The architect also worked closely with the engineer and fabricator to develop the canopy hanger detail as a feature. Where possible exposed steel structure was also painted red to celebrate structural elements often overlooked.  

What is special/ unusual/ innovative/ aesthetic about the steelwork/cladding in this project?

The lightest colour sheet was selected to mitigate heat gain.

Project motivation editorials are provided by the project nominator. If any technical details, company names or product names are incorrect, please notify the SAISC so that the error can be corrected.

STRUCTURAL STEELWORK
Completion date of steelwork August 2018
Completion date of full project 20 October 2018
Tons of structural steel used 480 tons
Structural profiles used I-Sections 203 133 x 2.5 – 305 x 102 x 25- c140 c160 – 254 x 136

CLADDING

Completion date of cladding

July 2018

Cladding profile/ type used

Saflok 700 0.53mm AZ150 Colorplus Seaspray

Cladding area/ coverage and tonnage

19,450 sqm roof, 5950 sqm vertical
sheeting

PROJECT TEAM COMPANY
Nominator Safintra
Client/ Developer Growthpoint Properties
Architect Loudon Perry Anderson
Structural Engineer Aurecon
Quantity Surveyor MLC
Main Contractor Group 5 Coastal
Steelwork Contractor Mazor Steel
Steel Erector Mazor Steel
Cladding Manufacturer Safintra Roofing
Cladding Contractor Chartwell Roofing


If you were a part of this project, and your company details are incorrect or missing – please notify the SAISC so that the error can be corrected.

Tibani Shopping Centre

The building is designed around a steel structure that supports the vast steel roofs along with the glass window feature surrounding the inside of the walkways. Tibane Mall – 18000m2. The weight bearing properties of steel allows for unobtrusive canopies and unique designs throughout the building.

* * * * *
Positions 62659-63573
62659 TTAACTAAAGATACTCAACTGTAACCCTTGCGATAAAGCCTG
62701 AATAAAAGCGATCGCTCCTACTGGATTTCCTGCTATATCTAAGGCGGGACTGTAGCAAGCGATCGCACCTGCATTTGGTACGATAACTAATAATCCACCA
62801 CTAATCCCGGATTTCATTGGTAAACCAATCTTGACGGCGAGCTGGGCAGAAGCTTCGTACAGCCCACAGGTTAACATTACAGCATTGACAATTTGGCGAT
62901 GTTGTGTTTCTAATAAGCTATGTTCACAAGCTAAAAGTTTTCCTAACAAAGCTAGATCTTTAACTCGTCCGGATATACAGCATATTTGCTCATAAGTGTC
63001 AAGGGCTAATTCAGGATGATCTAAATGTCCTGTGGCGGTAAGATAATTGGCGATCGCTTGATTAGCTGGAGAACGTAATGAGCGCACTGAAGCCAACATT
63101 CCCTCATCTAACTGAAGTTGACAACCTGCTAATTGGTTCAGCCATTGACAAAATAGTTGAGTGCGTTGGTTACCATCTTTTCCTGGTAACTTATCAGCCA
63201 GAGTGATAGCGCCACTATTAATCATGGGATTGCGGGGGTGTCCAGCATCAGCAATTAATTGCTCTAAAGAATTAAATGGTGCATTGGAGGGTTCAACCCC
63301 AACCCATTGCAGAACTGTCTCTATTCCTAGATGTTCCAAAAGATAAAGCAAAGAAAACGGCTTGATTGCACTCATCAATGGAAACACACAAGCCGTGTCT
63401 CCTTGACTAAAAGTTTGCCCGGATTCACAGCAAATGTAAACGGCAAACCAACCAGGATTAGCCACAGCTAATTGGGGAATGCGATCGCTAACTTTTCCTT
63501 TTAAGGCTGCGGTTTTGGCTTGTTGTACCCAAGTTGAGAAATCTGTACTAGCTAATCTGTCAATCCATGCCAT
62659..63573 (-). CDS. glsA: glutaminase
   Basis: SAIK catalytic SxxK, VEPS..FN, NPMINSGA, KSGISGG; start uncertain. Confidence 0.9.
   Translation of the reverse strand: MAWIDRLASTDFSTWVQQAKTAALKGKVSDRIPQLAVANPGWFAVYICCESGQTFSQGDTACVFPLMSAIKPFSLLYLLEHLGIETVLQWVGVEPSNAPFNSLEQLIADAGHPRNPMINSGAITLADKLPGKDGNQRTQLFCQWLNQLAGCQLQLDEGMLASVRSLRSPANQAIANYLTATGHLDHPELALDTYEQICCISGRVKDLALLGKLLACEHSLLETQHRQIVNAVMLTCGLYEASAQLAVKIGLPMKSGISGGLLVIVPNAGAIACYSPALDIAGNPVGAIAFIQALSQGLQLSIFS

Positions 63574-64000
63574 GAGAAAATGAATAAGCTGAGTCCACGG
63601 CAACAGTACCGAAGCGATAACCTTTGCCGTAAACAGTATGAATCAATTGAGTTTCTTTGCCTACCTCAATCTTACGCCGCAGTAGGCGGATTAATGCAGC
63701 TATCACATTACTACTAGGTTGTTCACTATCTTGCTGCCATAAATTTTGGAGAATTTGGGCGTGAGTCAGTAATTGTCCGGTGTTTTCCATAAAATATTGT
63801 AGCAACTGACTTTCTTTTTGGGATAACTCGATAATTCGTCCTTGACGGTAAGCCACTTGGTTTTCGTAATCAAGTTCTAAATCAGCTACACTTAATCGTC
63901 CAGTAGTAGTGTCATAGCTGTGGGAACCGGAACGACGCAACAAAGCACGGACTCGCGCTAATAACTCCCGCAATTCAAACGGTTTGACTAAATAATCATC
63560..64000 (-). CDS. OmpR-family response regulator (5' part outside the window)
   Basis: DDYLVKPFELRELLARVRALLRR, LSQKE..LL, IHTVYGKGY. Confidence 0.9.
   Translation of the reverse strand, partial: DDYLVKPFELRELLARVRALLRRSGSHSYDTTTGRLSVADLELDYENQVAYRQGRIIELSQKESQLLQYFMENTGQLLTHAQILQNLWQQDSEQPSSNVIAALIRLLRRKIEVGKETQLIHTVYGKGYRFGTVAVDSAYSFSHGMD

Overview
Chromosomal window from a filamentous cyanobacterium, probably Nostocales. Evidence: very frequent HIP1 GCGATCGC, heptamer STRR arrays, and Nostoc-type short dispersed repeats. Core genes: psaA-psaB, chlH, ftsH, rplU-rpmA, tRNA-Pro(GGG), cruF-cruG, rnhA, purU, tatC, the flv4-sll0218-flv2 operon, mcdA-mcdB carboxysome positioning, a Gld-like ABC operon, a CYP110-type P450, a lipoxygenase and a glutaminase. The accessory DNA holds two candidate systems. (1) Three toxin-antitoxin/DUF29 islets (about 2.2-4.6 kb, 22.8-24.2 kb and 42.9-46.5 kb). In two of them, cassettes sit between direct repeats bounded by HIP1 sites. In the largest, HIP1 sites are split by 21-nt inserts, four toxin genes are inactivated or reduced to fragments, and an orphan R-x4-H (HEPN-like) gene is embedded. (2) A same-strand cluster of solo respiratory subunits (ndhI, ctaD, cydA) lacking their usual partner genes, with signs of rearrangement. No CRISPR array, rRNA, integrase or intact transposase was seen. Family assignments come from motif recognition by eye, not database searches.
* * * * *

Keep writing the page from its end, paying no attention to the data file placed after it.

Benefits achieved by using steel construction

Benefits include cost savings, ease of installation and with the ProLok 700 Sheeting system, sheeting could be rolled on site in various long lengths to accommodate the design. Small adjustments that can be made on site (especially in such a remote location) and the bolt on features make steel the obvious material choice for a project of this size and design.

Aesthetic appeal

With the availability of different roof sheeting colours the client has the ability to match colours to suit and add appeal to the design. With the versatility of steel, an aesthetically pleasing design could be achieved.

Environmental/ Sustainability consideration

Steel is 100% recyclable and is an environmentally friendly product.

Innovation in Design Fabrication or construction

Accommodating the unique design that gives a feeling of an open air experience even inside the mall the fabrication of the steel support systems is unique to this project.

Technical process required for realizing the project

With the remote location of the project all manufacturing had to be perfect to stay within budget.

  • Having the ProLok 700 mobile mill on site improved the logistical process and ensured that the process was achieved in a timely and cost effective manner.

What is the purpose of the structure/project?

The Tibani Shopping centre will give a much needed boost to the economy of the rural Tibani area. Creating jobs for the local community and giving access to a modern retail experience.

Was the project envisaged in steel from the start? If not, why was it built in steel in the end?

Steel was the material of choice from the start.

 Give a brief description of the cladding process (complexity, difficulty, innovation etc).

The use of concealed fix roofing profiled on site in long lengths gives a massive advantage to any project and roof sheeter, however, working with long single lengths of sheets can also be troublesome and in some conditions dangerous. In the case of the cladding at Tibani, the wide open surrounds allowed for high winds to ensue over the building area and made the manufacturing as well as moving of long length sheets difficult. At some stages manufacturing as well as installation was halted due to high wind gusts. Perseverance during good conditions was key to getting the cladding done on time and installed to standard.